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Can sovereign cryptocurrency save the world from financial apocalypse?


Some regulators have raised concerns about the speculative investments in virtual currencies, triggering them to introduce different risk control measures. Several governments, however, take them as remedies for economic crises and decide to issue their own cryptocurrencies. The Swedish central bank even foresees the potential of sovereign cryptocurrency in helping the government diversify the risk of payment systems in a cash-free society.

How to enhance tobacco control without hiring more law enforcers?


It has been said manpower shortage at the Tobacco Control Office has hampered tobacco control efforts. Some suggest that managers of smoke-free premises should bear legal responsibilities for allowing unauthorised smoking in their venues, which in turn increases the number of law enforcers. However, those in the business are worried that they would be charged easily. Are there other ways to enhance tobacco control apart from hiring more law enforcers?

Can ‘one-in, multiple-out’ approach reduce compliance costs?


Even though regulation is necessary, they come at a cost. As time passes, some regulations may no longer be relevant and can be safely discarded or modified to reduce compliance costs. In some countries, governments are even removing or simplifying existing regulations before introducing new ones. How does this approach reshape regulation?

Clearing pathways for guide dogs


Hong Kong had its first guide dog for a visually impaired person in 1975. After half a century, there is still an acute shortage of guide dogs and their training has experienced considerable difficulties. It is therefore worth discussing the ways to remove obstacles encountered by guide dogs.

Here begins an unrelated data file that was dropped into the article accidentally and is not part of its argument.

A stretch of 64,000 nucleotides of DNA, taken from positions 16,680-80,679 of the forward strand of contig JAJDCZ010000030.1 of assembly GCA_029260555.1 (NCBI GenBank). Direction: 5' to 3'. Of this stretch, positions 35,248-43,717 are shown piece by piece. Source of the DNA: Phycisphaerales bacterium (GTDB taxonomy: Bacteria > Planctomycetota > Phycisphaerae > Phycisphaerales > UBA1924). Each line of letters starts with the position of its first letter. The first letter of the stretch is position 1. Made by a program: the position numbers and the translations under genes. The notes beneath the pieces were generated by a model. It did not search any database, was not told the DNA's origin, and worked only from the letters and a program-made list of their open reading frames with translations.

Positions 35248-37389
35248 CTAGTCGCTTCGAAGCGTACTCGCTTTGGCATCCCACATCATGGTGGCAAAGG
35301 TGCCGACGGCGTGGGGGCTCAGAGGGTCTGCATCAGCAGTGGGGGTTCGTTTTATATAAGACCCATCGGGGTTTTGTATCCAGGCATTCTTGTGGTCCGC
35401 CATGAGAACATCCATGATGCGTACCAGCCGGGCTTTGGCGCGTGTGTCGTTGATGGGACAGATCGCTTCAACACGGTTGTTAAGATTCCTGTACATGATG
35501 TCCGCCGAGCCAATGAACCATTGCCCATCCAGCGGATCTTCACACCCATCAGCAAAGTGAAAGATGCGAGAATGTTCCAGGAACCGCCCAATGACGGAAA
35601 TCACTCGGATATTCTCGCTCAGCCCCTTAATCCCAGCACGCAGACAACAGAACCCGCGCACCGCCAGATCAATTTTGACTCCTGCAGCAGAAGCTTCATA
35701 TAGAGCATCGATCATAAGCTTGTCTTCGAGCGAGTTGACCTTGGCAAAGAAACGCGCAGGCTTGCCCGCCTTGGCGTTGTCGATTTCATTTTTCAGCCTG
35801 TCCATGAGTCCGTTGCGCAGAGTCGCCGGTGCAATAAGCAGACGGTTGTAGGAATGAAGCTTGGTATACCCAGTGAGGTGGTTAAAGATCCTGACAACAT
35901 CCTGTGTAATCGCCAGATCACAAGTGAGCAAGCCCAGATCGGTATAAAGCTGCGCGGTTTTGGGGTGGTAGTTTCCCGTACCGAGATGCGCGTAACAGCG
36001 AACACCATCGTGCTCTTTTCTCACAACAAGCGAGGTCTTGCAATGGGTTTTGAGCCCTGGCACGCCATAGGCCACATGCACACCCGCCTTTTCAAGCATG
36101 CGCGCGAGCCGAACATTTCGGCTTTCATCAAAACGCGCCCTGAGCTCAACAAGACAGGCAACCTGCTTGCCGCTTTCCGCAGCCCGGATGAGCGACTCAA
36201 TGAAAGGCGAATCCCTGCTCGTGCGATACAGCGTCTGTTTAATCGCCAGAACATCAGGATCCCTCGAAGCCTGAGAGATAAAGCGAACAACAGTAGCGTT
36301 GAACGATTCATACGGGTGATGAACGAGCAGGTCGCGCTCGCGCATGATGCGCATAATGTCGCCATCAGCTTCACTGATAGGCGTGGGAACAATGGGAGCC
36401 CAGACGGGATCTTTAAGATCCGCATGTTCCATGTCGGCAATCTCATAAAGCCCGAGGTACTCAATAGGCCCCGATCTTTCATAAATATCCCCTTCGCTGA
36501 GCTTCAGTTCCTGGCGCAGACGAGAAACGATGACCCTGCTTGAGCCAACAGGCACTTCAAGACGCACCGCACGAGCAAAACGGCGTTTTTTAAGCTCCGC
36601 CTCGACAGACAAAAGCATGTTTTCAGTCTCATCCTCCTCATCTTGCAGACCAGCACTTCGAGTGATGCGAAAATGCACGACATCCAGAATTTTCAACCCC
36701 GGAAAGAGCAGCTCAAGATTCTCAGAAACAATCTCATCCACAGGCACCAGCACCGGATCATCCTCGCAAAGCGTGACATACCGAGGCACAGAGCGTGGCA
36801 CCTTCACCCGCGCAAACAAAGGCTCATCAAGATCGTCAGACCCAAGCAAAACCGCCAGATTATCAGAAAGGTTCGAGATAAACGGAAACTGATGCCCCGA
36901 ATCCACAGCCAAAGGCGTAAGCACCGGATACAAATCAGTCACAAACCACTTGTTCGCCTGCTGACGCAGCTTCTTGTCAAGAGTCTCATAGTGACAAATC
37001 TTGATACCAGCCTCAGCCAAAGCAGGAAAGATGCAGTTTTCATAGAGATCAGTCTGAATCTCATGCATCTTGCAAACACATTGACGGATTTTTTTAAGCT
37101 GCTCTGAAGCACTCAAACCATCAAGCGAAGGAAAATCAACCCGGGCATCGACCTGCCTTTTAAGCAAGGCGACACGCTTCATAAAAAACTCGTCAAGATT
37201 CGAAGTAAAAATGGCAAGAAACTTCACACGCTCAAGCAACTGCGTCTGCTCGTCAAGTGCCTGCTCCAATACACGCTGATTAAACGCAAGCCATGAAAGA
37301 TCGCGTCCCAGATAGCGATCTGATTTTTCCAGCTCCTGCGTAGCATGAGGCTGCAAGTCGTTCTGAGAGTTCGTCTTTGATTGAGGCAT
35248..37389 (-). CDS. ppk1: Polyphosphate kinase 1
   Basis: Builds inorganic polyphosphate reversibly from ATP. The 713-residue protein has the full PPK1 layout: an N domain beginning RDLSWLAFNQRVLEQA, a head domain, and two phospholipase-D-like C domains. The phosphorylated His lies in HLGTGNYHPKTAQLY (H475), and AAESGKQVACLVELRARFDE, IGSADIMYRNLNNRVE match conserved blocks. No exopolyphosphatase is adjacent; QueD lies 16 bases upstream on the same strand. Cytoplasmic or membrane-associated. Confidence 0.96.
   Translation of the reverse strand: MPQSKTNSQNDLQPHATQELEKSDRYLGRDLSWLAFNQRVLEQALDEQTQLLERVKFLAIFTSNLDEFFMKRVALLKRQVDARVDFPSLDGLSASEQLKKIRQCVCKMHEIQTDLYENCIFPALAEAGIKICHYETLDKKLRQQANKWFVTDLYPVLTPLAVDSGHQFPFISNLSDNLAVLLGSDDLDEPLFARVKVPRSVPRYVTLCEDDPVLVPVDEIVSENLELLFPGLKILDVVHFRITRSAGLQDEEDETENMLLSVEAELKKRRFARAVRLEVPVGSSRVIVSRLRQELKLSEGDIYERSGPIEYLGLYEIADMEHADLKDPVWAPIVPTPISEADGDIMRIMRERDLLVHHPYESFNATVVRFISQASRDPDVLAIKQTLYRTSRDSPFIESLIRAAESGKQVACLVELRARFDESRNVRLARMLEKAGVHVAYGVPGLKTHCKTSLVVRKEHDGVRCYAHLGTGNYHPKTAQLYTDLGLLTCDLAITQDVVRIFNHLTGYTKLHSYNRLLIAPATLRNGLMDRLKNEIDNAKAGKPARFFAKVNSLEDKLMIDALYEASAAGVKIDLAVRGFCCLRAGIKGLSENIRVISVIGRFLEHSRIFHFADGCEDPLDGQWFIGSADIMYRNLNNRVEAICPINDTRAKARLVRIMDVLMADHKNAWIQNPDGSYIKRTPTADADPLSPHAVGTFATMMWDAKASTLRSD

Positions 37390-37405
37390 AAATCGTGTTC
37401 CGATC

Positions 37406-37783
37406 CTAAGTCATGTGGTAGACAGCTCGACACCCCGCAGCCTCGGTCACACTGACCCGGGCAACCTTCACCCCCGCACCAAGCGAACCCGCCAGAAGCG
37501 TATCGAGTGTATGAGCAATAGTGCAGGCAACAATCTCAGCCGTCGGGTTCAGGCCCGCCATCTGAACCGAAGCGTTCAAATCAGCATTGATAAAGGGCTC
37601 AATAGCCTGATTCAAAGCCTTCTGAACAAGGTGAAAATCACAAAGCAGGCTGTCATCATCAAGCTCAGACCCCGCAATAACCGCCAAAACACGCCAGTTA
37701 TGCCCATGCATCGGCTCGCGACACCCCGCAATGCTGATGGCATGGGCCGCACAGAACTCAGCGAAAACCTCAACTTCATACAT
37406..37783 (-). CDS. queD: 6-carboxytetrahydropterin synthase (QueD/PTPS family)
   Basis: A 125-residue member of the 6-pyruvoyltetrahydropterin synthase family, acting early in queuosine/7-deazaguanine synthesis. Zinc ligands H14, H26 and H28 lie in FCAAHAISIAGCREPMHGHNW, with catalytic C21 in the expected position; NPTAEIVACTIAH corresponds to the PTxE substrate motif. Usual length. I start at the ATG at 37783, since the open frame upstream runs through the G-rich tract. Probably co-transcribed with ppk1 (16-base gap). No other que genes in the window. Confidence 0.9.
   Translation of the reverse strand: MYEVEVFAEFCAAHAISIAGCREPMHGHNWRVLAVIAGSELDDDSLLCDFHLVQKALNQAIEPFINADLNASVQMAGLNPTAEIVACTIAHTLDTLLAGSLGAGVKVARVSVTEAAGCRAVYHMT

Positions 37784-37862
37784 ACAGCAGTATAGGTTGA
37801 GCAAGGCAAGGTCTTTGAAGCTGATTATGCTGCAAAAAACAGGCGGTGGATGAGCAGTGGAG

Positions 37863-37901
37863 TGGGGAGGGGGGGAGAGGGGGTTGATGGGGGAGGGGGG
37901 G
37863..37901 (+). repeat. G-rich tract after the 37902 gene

Big data is not just for big businesses


Local law protects consumer data from being used and traded without a clear consensus. This may mean only major chain stores with a huge customer base can benefit from big data. Is it possible to integrate personal data from various sources without compromising privacy protection so that more small and medium enterprises can gain from the big data economy?

Online petition: Can it lead to better governance?


Technology has enabled new ways of communication between governments and citizens. In the United States and United Kingdom, online platforms are in place for the public to set up petitions, which would be met with an official response if the petition attracts sufficient signatures. However, several non-technological issues need to be considered before deciding whether e-petitions could promote good governance.

How global financial regulatory reforms may affect Hong Kong?


Australia’s ban on conflicted forms of remuneration and the United States’ elevation of the standards of brokers and insurance agents are two recent examples of global financial regulatory reforms. The implementation of such changes could be considered indicative in designing financial regulatory reforms in Hong Kong.

A Policyholders' Protection Fund: Insuring against insolvency risk


The Insurance Authority intends to resume the suspended establishment of the Policyholders' Protection Fund (PPF) which serves as a safety net for policyholders when an insurer becomes insolvent. After examining different research studies, the Centre summarises the pros and cons of such protection scheme and the influences brought by various charging methods. 

#MeToo: What’s next in the discussion about sexual assault?


The widespread of the 'Me Too' hashtag on social media has brought global attention to different sexual assault incidents. In Hong Kong, an athlete’s revelation of being sexually assaulted when she was a secondary school student has also aroused public concern over the effectiveness of measures to protect children and teenagers from sexual assault, including the coverage of the Sexual Conviction Record Check  Scheme and whether organisations serving children and teenagers have developed sexual harassment policies. 

Having trouble finding polling stations?


Voters can choose who to vote for, but there might not be much choice when it comes to polling booths. In recent years, the Registration and Electoral Office has encountered difficulties in identifying suitable venues as polling stations. While some suggest that certain venues such as publicly-funded schools should be made available for facilitating elections, its impact on regular venue users should not be overlooked.